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Chapter 4

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PSYC 215
Michael Sullivan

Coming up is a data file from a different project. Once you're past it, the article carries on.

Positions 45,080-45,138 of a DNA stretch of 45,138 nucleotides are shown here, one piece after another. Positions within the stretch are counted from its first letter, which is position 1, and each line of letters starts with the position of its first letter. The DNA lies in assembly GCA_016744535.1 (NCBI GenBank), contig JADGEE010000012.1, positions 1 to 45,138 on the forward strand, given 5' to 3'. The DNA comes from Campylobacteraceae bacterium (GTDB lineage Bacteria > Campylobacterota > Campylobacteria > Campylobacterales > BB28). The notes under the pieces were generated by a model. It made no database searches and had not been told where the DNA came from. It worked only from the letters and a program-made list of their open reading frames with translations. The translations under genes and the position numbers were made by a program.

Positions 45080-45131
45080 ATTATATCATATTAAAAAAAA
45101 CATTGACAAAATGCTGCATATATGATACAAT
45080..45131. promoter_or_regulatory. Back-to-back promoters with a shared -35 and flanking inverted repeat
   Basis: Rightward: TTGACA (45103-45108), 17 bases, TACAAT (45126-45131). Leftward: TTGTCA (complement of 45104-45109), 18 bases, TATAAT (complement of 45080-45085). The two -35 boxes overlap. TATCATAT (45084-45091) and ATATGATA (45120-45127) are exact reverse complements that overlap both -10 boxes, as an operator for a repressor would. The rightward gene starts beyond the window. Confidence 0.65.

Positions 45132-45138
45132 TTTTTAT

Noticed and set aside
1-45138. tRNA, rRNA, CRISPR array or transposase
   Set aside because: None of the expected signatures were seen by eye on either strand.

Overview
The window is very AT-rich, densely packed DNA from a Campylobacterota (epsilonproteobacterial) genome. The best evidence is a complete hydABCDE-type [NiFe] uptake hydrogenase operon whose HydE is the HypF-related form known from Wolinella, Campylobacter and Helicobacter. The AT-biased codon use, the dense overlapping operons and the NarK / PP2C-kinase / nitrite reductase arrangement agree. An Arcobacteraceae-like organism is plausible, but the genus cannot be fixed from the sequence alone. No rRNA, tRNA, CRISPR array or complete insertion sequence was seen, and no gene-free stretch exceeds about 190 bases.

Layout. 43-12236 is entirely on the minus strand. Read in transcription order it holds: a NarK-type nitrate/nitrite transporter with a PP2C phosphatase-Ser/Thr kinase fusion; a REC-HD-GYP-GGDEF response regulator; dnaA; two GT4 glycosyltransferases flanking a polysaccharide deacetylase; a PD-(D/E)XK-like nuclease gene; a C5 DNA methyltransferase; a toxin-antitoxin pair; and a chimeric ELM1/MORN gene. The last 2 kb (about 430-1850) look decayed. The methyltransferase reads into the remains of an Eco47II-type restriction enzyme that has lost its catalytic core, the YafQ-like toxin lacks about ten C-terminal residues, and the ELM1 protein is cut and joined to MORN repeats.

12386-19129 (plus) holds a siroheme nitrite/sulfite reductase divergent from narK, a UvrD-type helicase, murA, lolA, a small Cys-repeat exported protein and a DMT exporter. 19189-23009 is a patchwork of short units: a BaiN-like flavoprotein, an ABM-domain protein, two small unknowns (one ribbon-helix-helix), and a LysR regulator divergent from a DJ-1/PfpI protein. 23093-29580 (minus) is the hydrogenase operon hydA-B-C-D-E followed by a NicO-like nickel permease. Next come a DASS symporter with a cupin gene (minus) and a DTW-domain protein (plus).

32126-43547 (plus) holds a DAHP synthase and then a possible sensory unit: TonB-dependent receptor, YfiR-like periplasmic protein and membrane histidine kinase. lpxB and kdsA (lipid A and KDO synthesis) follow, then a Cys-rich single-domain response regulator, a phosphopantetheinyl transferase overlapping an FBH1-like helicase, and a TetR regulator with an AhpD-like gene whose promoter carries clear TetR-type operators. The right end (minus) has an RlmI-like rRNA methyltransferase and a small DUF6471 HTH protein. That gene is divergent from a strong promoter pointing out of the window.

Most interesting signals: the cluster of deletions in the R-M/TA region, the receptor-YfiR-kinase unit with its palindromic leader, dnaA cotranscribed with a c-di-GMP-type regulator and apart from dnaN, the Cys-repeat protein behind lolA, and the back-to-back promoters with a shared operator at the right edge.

Textbook Chapter 4: Choices and Actions: The Self in Control What You Do and What it Means  Many of the principles that apply to animal behaviour also apply to human behaviour. But to explain human behaviour, one needs mire, and one especially needs meaning.  The importance of ideas- what you do depends partly on what it means- reflects the broad theme that inner processes serve interpersonal functions. Meaning requires language, which is learned through culture. Thinking enables people to make use of meaning. o One of the basic functions of thought it doing things mentally before physically. Thinking is doing (William James).  Making Choices  The progress of culture offers us more and more choices  Two Steps of Choosing: o Most people handle choosing in two steps: the first step involves whittling the full range of choices down to a limited few and the second step involves more careful comparison of the highlighted options.  Influences on Choice: o Major patterns that guide people’s choices:  Risk Aversion: people are more affected by possible losses than possible gains.  Temporal Discounting: what happens right now weighs more heavily than what might happen in the future.  The certainty effect: people tend to place undue weight on things that are certain (eg: the colour of the car, instead of if it would protect you in the event of a crash).  Keeping options open: some people prefer to postpone hard decisions and keep their options open.  When choosing between two options, people tend to focus on quantitative differences. But qualitative features are what you will live with from then on.  Error management theory: both men and women make decisions so as to minimize the most costly type of error, but men’s worst error is not the same as women’s.  Why people don’t choose  Status Quo Bias: preference to keep things the way they are instead of change.  Omission Bias: taking whichever course of action does not require you to do anything (aka the default option).  A general theme behind decision avoidance is anticipated regret.  Sometimes people don’t make choices because it is too difficult (modern life has too many options). But sometimes people will also not choose to buy something if there are not enough options.  Two reasons for failing to make a selection from a group of options: none of the options seem good enough, or it is hard to tell which one is the best. o As there are more options, it is less likely that one is not good enough, but it also harder to tell which is the best.  Reactance: o The interest in preserving options is the core of an important psychological theory that has held up well over several decades: Reactance Theory (Brehm). People prefer to have freedom of choice and therefore have a negative, aversive reaction to having some of their choices or options taken away by other people or by external forces. o Reactance produces three main consequences: it makes you want the forbidden option more, it may make you try to take steps to try to reclaim the lost option, or you may feel/act aggressively against the person who has restricted your freedom  Choice and Change  Understanding choice and decision making is a vital part of any effort to understand human life.  Entity theorists: people who regard traits as fixed, stable things (entities). Tend to regard other people’s behaviour as reflecting their traits.  Incremental theorists: who believe that traits are subject to change and improvement. Interpret behaviour as caused by temporary states and external factors. o Entity theorists could develop learned helplessness because they think that failures are more drastic because they are permanent features of themselves. QUIZ: 1. Suppose you show up for a paid experiment and receive $10. The researcher says you can double your earnings if the outcome of a coin toss is a head, or lose your earnings if the outcome of a coin toss is a tail. Research shows that most people would _____. a. Flip the coin and try to get $20 b. Not flip the coin and keep their $10 c. There is a 50/50 chance that people will flip the coin because the potential gain equals the potential loss. d. The research evidence is mixed 2. Mohammed is 4 years old. His mother, a social psychologist, asks whether he would rather have one cookie today or three cookies tomorrow. Mohammed chooses the one cookie today. This illustrates _____. a. Certainty effect b. Risk aversion c. Planning fallacy d. Temporal discounting 3. Joni wants to see an R-rated movie with some friends. However, Joni is only 14, and her parents forbid her to go. Which of the following responses could be predicted from Brehm’s reactance theory? a. Joni would behave aggressively towards per parents b. Joni would want to see the movie more c. Joni would sneak into the movie anyway d. All of the above 4. Entity theorists are to incremental theorists as _____ are to ____. a. Global traits; specific traits b. Specific traits; global traits c. Stable traits; unstable traits d. Unstable traits; stable traits Freedom of Action Many believe that psychology must explain all behaviour in terms of causes, and if a behaviour is caused, then it is not truly or fully free. Others emphasize the fact that people make choices and could have been chosen differently under other circumstances, and in that sense they believe people do have freedom. The belief in free will helps humans to act in more prosocial ways, thereby helping the social system function better.  More or Less Free  Although absolute freedom is debatable, relative freedom is an important feature of social behaviour.  Free Action Comes From Inside  Self-determination theory: perspective on freedom of action, builds on intrinsic vs. extrinsic motivation. Deci and Ryan: people may be motivated to perform well out of a deep passion for excellence or because of a bribe, they may behave honestly because of a deep moral sense or because they feel others are watching them, etc. Basically motivation can come from the inside or the outside. Doing something to satisfy external pressures is felt to be less free than acting from one’s inner promptings. People have an innate need for autonomy.  Having an Out, vs. No Escape  Panic Button Effect: believing that one has an escape option (produced by perceived freedom). o Eg: experiment described in class with loud noises while participants did puzzles, and a panic button given to half which would “stop” the noise.  Believing that you have free will means that you think that you have some control over your life, which may reduce stress. QUIZ: 1. People who believe in free will are more _____ than people who do not. a. Antisocial b. Extraverted c. Prosocial d. Introverted 2. According to self-determination theory, people need to feel that activities are motivated by ____. a. External factors b. Internal factors c. Global factors d. Specific factors 3. What type of motivation leads to the best goal outcomes? a. Achievement b. Extrinsic c. Attitude d. Intrinsic 4. Believing that one can exert control over stressful events makes them more tolerable, even if one has no control. This is called the _____. a. Certainty effect b. Planning fallacy c. Panic button effect d. Status quo bias Goals, Plans, Intentions A goal is an idea of a desired future state; it is a meaningful link between values and action.  Setting and Pursuing Goals  A person’s goals reflect both inner processes and cultural factors.  Pursuing goals involves at least 2 major steps, which involve different mental states. They are: setting goals (evaluating how difficult or feasible a goal is and deciding how much you want to pursue it), and pursuing the goal (planning what to do and carrying out those behaviours). o In the first step, positive illusions are set aside and people think critically about the goal, wanting to know both the good and the bad. In the second step, optimism and positive illusion is important.  Both the conscious and automatic system are involved in the pursuit of goals. The conscious system does much of the goal settin